I continue looking at prayers that have both pulled me and others through personal trials and struggles. In the last several posts I have looked at the Lord’s Prayer itself.
Here are the words of the Lord’s Prayer, as included in my United Church of Christ Book of Worship:
Who art in heaven,
Hallowed be thy name.
Thy kingdom come.
Thy will be done
On earth as it is in heaven.
Give us this day our daily bread.
And forgive us our sins,
As we forgive those who sin against us.
And lead us not into temptation,
But deliver us from evil.
For thine is the kingdom, and the power, and the glory, for ever and ever. Amen.”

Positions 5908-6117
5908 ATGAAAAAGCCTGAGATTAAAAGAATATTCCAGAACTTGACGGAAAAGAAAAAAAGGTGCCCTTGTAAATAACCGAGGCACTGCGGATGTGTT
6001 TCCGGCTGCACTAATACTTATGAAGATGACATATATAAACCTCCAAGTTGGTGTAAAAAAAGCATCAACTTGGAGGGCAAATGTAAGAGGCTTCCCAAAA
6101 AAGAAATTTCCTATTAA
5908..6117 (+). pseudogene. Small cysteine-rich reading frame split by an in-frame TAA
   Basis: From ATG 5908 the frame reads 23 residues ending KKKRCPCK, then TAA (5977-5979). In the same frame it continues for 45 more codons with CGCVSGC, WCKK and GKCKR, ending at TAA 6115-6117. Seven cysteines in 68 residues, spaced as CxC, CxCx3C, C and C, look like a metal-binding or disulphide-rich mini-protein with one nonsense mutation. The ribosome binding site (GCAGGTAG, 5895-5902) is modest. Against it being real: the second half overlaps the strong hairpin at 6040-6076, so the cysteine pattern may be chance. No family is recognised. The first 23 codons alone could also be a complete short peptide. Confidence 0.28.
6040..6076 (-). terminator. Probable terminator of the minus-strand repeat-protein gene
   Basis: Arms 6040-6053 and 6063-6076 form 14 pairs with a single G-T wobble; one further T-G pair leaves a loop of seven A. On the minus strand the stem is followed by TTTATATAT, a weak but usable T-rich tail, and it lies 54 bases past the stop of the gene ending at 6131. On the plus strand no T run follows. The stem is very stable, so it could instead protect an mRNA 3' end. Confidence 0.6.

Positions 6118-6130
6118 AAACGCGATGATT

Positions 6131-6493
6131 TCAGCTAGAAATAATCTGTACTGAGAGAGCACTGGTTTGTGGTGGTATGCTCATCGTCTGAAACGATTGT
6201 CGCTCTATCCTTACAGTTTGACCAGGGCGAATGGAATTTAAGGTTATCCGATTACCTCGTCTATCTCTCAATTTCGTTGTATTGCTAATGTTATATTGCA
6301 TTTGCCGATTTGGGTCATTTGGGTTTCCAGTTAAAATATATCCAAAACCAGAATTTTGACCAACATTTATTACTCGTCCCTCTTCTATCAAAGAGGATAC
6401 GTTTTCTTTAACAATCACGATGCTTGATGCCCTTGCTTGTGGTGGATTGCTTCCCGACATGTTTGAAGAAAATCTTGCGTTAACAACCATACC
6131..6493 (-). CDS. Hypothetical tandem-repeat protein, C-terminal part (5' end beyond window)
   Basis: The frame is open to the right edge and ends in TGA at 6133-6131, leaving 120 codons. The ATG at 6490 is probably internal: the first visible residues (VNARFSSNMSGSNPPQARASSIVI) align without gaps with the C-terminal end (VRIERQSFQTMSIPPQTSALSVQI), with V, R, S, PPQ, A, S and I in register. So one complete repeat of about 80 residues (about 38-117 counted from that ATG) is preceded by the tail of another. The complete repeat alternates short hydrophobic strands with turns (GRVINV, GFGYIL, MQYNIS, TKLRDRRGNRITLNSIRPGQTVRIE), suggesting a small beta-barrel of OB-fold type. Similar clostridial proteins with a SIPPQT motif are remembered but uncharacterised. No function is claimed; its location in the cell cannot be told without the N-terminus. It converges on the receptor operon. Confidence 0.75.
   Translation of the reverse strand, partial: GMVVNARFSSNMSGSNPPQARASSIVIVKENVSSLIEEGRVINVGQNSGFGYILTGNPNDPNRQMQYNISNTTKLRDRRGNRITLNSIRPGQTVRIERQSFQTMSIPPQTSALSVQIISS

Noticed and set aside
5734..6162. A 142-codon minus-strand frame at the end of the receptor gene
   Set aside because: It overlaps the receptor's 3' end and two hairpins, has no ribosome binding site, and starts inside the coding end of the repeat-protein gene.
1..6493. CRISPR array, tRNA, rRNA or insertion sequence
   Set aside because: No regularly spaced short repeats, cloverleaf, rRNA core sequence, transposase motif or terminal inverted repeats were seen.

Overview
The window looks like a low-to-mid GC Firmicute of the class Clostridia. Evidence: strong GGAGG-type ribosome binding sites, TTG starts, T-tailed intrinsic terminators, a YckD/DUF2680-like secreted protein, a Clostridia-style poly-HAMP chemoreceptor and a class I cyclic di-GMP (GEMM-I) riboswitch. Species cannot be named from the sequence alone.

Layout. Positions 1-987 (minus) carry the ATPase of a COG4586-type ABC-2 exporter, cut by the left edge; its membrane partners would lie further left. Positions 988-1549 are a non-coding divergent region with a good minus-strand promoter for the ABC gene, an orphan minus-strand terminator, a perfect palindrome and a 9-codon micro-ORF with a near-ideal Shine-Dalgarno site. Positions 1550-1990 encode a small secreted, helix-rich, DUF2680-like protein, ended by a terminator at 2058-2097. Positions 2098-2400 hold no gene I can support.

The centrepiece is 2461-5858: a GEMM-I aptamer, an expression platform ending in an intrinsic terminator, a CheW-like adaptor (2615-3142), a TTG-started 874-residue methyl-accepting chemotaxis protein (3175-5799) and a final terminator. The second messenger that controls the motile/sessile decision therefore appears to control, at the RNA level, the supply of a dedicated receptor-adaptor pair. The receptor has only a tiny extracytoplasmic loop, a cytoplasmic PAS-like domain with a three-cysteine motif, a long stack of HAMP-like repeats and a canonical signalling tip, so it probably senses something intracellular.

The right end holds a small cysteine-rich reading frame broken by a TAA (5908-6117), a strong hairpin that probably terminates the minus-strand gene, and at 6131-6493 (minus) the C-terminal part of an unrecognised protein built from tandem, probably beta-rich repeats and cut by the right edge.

Today I continue to continue considering “thine is the kingdom, and the power, and the glory, forever and ever. Amen”.
Last time I talked about doxologies and similar forms of prayer in Scripture and the experience of Christians through the years remembered in the hymns, prayers, and writings of those believers as not only praising God but pointing out for us, for those times in which it might be uncertain to us in the midst of our trials and temptations which disorient us like the sudden fall of a summer storm upon us which, at least here in the Carolinas, can blacken a once bright sky, where God can be located.
As a little boy often it was momma’s voice that let me know when the dark cloud fell overhead where home was. Shocked by sudden darkness and the loud thunderclaps we Carolinians all know as signature of the sudden storms of August, I would hear her calling out my name and telling me I better get my little self home. And I would follow her worried voice.
Such doxologies act as God’s mothering voice to us, telling us where home is.